In this case the firearm specification in the aggravated murder count of the indictment provided:
"The Grand Jurors further find and specify that the offender Gary Johnson had a firearm on or about his person or under his control while committing the offense charged in this count of the indictment."
The language of the indictment followed the language of R.C. 2941.141 verbatim. Here, there was no evidence that the grand jury believed that the firearm specification was a capital specification. Also, the trial court properly submitted the specification to the jury during the guilt phase rather than the penalty phase of the trial. Additionally, appellant seems to imply that the indictment was amended without any actual alteration in its language. However, this argument is unsupported by the facts in the briefs or record. Therefore, appellant's third proposition of law is not well-taken.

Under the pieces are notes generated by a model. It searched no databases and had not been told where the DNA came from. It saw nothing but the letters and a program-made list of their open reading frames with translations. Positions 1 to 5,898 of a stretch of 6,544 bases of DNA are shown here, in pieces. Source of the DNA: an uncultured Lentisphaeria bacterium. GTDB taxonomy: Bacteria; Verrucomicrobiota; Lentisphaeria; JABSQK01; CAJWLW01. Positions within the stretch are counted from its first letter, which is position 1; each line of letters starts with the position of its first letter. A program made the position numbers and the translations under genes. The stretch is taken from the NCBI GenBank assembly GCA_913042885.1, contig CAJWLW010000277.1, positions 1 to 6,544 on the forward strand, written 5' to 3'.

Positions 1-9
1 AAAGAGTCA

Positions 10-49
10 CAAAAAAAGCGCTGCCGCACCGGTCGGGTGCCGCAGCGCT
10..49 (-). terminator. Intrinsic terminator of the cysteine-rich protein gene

R.C. 2941.141 provides in pertinent part:
"(A) Imposition of a term of actual incarceration upon an offender under division (A) of section 2929.71 of the Revised Code for having a firearm on or about his person or under his control while committing a felony is precluded unless the indictment, count in the indictment, or information charging the offense specifies that the offender did have a firearm on or about his person or under his control while committing the offense. A specification to an indictment, count in the indictment, or information charging the offender with having a firearm on or about his person or under his control while committing a felony shall be stated at the end of the body of the indictment, count, or information, and shall be in substantially the following form: